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Educational Tracking, Residential Sorting, and Intergenerational Mobility

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Abstract

I examine how student allocation rules impact achievement of students of different ability and socio- economic background. When the assignment rule shifts from exam to district based, a model illustrates that income relative to ability becomes a stronger predictor of student achievement and higher income households sort towards the better school districts. Using evidence from South Korea, I find that the impact of father's education, relative to one's middle school grade, on college entrance exam score increases twofold under district assignment. The change in housing land price is 13 percentage points higher in the better school district when the regime shifts.

Suggested Citation

  • Yong Suk Lee, 2012. "Educational Tracking, Residential Sorting, and Intergenerational Mobility," Department of Economics Working Papers 2012-06, Department of Economics, Williams College.
  • Handle: RePEc:wil:wileco:2012-06
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    Cited by:

    1. De Fraja, Gianni & Martínez-Mora, Francisco, 2014. "The desegregating effect of school tracking," Journal of Urban Economics, Elsevier, vol. 80(C), pages 164-177.
    2. Do Won Kwak & Hyejin Ku, 2013. "Together or Separate: Disentangling the Effects of Single-Sex Schooling from the Effects of Single-Sex Schools," Discussion Papers Series 487, School of Economics, University of Queensland, Australia.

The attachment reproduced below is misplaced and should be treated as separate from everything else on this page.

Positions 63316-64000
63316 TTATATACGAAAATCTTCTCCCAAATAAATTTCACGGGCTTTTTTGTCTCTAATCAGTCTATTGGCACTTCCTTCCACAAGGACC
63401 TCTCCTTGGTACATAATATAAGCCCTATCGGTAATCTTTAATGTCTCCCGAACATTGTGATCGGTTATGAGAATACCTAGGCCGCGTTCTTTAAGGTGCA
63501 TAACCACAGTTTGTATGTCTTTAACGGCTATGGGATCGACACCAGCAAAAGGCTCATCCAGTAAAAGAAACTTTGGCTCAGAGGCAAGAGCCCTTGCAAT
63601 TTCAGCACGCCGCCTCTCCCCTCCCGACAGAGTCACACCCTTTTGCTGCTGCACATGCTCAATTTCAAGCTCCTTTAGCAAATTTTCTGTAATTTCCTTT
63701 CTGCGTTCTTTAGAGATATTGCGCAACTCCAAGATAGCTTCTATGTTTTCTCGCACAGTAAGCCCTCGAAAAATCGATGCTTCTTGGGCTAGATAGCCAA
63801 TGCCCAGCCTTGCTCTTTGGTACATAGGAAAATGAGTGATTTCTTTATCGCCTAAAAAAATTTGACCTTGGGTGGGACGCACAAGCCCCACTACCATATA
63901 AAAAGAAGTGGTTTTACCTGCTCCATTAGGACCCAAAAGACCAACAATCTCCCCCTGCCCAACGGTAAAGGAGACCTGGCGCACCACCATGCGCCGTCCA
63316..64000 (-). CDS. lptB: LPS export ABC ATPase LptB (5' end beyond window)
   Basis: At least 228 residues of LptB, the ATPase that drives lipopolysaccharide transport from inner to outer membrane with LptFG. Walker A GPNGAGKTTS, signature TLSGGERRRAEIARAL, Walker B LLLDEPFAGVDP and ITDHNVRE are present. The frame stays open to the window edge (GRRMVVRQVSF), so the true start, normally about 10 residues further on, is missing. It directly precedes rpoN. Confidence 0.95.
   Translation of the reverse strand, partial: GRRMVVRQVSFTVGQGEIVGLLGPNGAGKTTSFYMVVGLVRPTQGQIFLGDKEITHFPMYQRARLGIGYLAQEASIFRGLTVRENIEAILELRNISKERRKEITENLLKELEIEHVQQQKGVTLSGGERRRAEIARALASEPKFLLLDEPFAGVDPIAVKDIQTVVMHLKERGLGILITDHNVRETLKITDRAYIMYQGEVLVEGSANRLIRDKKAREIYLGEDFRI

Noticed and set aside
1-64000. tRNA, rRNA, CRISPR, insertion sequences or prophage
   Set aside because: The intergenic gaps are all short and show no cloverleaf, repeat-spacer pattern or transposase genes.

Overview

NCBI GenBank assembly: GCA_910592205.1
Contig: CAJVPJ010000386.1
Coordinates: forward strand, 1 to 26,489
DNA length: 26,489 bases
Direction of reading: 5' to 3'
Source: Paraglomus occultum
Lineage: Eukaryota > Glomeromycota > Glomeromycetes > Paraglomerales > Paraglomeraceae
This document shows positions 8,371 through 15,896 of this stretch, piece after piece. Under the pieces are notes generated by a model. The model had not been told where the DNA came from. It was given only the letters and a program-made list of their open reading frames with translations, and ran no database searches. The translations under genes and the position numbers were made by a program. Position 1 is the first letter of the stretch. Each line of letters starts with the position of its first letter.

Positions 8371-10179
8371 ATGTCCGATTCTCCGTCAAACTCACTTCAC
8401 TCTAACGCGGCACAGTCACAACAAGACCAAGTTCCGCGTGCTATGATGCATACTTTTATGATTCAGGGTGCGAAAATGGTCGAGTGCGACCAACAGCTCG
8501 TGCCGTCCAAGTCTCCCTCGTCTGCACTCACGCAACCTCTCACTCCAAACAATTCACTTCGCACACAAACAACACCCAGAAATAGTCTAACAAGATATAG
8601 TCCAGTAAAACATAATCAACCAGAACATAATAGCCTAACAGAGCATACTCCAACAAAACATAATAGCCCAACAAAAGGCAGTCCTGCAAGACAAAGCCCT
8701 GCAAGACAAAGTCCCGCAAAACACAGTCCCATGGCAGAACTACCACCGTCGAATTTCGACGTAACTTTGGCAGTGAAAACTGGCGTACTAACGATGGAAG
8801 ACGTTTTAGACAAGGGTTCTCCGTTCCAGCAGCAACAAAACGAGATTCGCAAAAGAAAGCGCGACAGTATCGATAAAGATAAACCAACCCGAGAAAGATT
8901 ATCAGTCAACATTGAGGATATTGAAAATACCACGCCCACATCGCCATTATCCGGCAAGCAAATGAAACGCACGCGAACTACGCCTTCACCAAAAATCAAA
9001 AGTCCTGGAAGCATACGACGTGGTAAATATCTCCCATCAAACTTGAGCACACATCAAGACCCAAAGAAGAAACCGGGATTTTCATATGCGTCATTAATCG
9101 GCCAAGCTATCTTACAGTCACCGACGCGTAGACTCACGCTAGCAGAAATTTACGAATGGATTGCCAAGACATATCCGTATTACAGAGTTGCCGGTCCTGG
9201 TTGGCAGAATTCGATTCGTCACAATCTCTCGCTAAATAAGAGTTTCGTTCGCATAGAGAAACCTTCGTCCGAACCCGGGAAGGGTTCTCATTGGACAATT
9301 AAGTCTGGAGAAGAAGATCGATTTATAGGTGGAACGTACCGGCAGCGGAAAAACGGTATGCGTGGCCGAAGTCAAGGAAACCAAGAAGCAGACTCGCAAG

3. Paulo Bastos & Julian Cristia & Beomsoo Kim, 2016. "Good schools or good students? Evidence on school effects from universal random assignment of students to high schools," Discussion Paper Series 1607, Institute of Economic Research, Korea University.

    More about this item

    Keywords

    Intergenerational mobility; Educational tracking; School districts; Residential sorting;

    JEL classification:

    • I20 - Health, Education, and Welfare - - Education - - - General
    • I28 - Health, Education, and Welfare - - Education - - - Government Policy
    • J62 - Labor and Demographic Economics - - Mobility, Unemployment, Vacancies, and Immigrant Workers - - - Job, Occupational and Intergenerational Mobility; Promotion
    • R21 - Urban, Rural, Regional, Real Estate, and Transportation Economics - - Household Analysis - - - Housing Demand

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